Corticosteroids and Intravenous Immunoglobulin in Pediatric Myocarditis: A Meta-Analysis

Department of Pediatrics, Peking University First Hospital, Beijing, China. Department of Basic Medical Sciences, Peking University School of Basic Medical Sciences, Beijing, China. Division of Biological Sciences, University of California, San Diego, La Jolla, CA, United States.

Frontiers in pediatrics. 2019;7:342
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Background: The efficacy of corticosteroids and intravenous immunoglobulin (IVIG) in pediatric myocarditis remains controversial. Objectives: The authors performed a meta-analysis to assess the therapeutic efficacy of corticosteroids and IVIG in children with myocarditis. Methods: We retrieved the trials on corticosteroids and IVIG therapy, respectively, in pediatric myocarditis from nine databases up to December 2018. Statistical analysis was performed using Review Manager 5.3. Results: Our analysis included 8 studies and 334 pediatric patients. The data demonstrated that children receiving corticosteroids showed no significant improvement on left ventricular ejection fraction (LVEF) from 1 to 8 month-follow-up (MD = 5.17%, 95% CI = -0.26% to 10.60%, P = 0.06), and no significant improvement in death or heart transplantation incidence at the end of follow-up (OR = 1.33, 95% CI = 0.27-6.70, P = 0.73). However, children receiving IVIG revealed a statistically remarkable increase in LVEF at a follow-up over the course of 6 months to 1 year (MD = 18.91%, 95% CI = 11.74-26.08%, P < 0.00001), and a decrease in death or heart transplantation at the end of follow-up (OR = 0.31, 95% CI = 0.12-0.75, P = 0.01). Further comparisons showed that the mortality and heart transplantation rate of children with myocarditis treated with IVIG were significantly lower than those with corticosteroid therapy (t' = 11.336, P < 0.001). Conclusions: IVIG might be beneficial to improve LVEF and survival for myocarditis in children. However, the present evidence does not support corticosteroids as superior to conventional therapy in children with myocarditis. Further randomized controlled trials with a larger sample size are required.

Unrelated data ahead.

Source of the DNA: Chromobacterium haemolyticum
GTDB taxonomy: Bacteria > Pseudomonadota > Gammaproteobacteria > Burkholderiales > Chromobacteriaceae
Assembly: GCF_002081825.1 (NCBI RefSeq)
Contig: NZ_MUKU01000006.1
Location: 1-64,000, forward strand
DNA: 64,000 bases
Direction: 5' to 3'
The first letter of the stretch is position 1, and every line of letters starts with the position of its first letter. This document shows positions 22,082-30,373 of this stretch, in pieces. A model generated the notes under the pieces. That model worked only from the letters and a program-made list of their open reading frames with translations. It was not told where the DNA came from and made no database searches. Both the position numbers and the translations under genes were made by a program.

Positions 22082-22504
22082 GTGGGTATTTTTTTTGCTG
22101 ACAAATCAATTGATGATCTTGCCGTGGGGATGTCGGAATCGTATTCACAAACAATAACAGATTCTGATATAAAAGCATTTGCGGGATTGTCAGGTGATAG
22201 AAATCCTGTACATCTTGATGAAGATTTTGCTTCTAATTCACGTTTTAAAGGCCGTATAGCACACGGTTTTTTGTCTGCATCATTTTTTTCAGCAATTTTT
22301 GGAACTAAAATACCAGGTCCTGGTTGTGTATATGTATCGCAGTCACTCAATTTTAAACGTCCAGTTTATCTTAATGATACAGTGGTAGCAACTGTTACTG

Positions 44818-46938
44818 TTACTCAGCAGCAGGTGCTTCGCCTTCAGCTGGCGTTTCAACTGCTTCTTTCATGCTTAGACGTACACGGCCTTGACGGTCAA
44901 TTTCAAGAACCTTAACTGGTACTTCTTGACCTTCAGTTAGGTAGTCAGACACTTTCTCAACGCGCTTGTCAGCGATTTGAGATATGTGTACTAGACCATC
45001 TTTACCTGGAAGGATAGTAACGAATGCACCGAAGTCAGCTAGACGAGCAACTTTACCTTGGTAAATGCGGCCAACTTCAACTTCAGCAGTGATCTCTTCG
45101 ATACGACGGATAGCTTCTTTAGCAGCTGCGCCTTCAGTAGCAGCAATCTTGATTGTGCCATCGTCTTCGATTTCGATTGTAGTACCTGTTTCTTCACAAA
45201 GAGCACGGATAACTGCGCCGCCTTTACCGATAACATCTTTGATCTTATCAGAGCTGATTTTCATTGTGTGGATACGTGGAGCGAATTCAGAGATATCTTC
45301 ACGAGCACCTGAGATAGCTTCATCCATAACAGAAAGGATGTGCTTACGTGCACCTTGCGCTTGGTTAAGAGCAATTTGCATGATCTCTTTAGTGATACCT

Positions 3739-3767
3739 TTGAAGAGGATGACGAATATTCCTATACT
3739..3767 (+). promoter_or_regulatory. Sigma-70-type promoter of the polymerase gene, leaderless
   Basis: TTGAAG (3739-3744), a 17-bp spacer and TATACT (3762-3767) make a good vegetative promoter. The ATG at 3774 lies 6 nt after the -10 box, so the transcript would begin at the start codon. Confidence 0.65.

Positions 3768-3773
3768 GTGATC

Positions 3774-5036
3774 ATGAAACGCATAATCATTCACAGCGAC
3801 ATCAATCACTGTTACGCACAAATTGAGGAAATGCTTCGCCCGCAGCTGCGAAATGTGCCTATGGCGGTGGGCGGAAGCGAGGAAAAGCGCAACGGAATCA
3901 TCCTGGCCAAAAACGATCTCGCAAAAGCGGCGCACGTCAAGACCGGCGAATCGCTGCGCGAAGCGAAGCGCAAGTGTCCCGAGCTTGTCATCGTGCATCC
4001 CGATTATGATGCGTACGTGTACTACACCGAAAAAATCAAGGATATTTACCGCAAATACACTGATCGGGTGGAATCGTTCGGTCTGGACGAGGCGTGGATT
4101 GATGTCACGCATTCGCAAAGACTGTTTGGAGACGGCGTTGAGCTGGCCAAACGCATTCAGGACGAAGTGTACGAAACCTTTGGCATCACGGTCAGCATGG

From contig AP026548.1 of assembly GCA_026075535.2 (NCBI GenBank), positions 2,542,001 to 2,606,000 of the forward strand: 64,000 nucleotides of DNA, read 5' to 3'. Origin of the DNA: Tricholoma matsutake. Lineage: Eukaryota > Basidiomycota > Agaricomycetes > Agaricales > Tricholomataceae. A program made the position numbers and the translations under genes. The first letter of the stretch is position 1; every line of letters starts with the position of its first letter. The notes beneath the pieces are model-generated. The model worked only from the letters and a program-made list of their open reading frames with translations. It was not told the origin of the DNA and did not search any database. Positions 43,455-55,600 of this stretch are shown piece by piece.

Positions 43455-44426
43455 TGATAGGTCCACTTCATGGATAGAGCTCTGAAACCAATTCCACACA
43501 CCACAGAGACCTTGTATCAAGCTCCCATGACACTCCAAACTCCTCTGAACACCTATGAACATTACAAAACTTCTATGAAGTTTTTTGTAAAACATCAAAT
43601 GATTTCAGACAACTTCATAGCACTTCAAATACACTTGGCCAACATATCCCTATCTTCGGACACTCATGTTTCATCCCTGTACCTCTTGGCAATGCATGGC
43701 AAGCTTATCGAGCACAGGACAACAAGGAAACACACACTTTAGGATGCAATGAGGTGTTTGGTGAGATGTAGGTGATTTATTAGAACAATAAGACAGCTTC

Study details
Study Design : Systematic Review
Language : eng
Credits : Bibliographic data from MEDLINE®/PubMed®, a database of the U.S. National Library of Medicine